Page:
I was just wondering what the complexity of the PageRank problem is. A description can be found here: http://en.wikipedia.org/wiki/PageRank . (I am referring to the problem that is solved by the PageRank algorithm, i.e., the question of how one should reasonably distribute "ranking" throughout a graph in a way that is consistent with the model presented in the article I've linked to.)

I've always been curious as to whether or not there is a deterministic polynomial time algorithm that can do as well as the actual PageRank algorithm that Google uses.

It's clear to me that the problem is FNP at worst, as it's easy to verify if a given "arrangement" of rankings for a series of nodes is consistent and valid. I'm not sure beyond that, though. Is it NP-hard? I cannot think of which NP-complete problem would reduce to it.

Thank you,


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    $\begingroup$ A nitpick. Pagerank is an algorithm, not a problem. I suspect that the problem itself is something about eigenvalues and fixed points. $\endgroup$ Commented Oct 5, 2010 at 4:16
  • $\begingroup$ Sorry. How do I refer to the problem that is solved by the PageRank algorithm? $\endgroup$
    – user1338
    Commented Oct 5, 2010 at 4:17
  • $\begingroup$ (I tried to clarify above.) $\endgroup$
    – user1338
    Commented Oct 5, 2010 at 4:19
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    $\begingroup$ "How one should reasonably distribute a ranking..." is not a sufficient specification of a problem to be able to analyze its complexity. I would say you should either formulate a concrete question or ask about the running time of the pagerank algorithm itself. $\endgroup$
    – Lev Reyzin
    Commented Oct 5, 2010 at 4:37

1 Answer 1


As pointed out on the wikipedia page you cite, PageRank is simply computing the eigenvector corresponding to the maximum eigenvalue of the (modified) adjacency matrix of the web graph. Since this is simple linear algebra, it should definitely be in FP, if not much smaller classes.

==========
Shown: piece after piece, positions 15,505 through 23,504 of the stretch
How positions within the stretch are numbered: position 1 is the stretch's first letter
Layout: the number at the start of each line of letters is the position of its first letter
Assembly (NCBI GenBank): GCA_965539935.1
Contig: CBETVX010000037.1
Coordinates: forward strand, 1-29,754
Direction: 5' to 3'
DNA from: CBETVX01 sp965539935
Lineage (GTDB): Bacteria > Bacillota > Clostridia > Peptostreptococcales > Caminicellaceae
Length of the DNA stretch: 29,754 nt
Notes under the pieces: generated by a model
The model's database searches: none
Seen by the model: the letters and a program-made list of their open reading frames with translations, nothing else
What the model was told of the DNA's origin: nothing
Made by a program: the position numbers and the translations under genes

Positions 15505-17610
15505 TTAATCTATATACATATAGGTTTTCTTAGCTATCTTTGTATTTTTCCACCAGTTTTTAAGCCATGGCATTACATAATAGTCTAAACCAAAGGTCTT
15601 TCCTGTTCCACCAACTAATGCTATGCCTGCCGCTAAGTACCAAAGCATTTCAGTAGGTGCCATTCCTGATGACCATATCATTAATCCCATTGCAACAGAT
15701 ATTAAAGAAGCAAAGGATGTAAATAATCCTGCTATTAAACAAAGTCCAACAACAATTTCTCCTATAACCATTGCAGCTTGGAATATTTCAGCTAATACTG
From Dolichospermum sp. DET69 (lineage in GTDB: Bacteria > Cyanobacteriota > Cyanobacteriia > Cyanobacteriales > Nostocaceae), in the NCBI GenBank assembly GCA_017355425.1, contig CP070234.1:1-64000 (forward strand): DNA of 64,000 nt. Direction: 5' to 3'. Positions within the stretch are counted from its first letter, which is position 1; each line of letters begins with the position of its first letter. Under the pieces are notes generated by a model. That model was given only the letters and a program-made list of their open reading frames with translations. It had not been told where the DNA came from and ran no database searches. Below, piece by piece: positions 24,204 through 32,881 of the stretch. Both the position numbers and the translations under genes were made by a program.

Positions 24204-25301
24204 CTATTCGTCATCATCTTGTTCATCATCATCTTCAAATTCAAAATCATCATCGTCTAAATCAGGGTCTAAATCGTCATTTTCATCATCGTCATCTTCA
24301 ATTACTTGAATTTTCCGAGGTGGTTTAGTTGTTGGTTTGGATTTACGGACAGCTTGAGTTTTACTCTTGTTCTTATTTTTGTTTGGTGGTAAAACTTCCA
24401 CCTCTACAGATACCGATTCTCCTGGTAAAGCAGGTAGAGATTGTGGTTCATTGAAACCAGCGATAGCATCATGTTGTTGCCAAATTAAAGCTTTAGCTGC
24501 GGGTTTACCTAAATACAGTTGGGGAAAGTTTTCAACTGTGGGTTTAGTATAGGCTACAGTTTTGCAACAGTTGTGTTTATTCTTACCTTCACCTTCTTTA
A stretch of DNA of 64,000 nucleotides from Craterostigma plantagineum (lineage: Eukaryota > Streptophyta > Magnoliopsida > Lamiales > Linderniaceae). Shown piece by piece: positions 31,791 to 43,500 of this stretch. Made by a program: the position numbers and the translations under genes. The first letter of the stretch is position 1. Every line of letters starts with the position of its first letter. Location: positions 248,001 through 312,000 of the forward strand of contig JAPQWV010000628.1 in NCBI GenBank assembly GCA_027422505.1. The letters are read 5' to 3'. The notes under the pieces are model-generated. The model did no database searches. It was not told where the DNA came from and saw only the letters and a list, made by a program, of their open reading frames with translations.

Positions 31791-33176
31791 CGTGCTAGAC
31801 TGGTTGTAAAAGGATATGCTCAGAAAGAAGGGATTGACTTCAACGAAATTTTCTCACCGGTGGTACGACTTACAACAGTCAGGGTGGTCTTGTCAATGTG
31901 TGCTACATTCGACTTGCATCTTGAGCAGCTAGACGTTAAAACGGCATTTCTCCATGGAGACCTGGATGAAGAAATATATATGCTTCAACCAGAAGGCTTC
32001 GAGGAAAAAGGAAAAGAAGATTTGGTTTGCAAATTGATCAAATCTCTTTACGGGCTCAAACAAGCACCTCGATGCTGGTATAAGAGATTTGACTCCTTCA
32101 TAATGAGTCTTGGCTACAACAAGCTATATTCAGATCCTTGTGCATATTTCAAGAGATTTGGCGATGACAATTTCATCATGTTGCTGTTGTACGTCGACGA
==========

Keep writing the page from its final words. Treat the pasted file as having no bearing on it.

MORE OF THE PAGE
Part of the issue with Google's implementation is that the web is so large that its adjacency matrix doesn't fit into the memory of any single (or even any 10,000) computers. So although the complexity of PageRank is technically in FP, the scale at which Google is doing it doesn't really fit into the realm of traditional single-processor complexity. To discuss the complexity of actually computing PageRank on a graph as large as the whole web, you'd at the very least have to consider some sort of distributed computation model.

  • $\begingroup$ Did Google compute the eigenvector directly each time or did they just update it each time the graph changed? $\endgroup$
    – Kaveh
    Commented Oct 5, 2010 at 14:51
  • $\begingroup$ @Kaveh: Well, I assume they update it on-the-fly, since I imagine computing it from scratch would be rather expensive. From that perspective this starts to get into streaming algorithms, distributed dynamic data structures, etc. I wonder what the best complexity of an update is? (But the OQ was simply about computing PageRank of a graph.) $\endgroup$ Commented Oct 5, 2010 at 16:29

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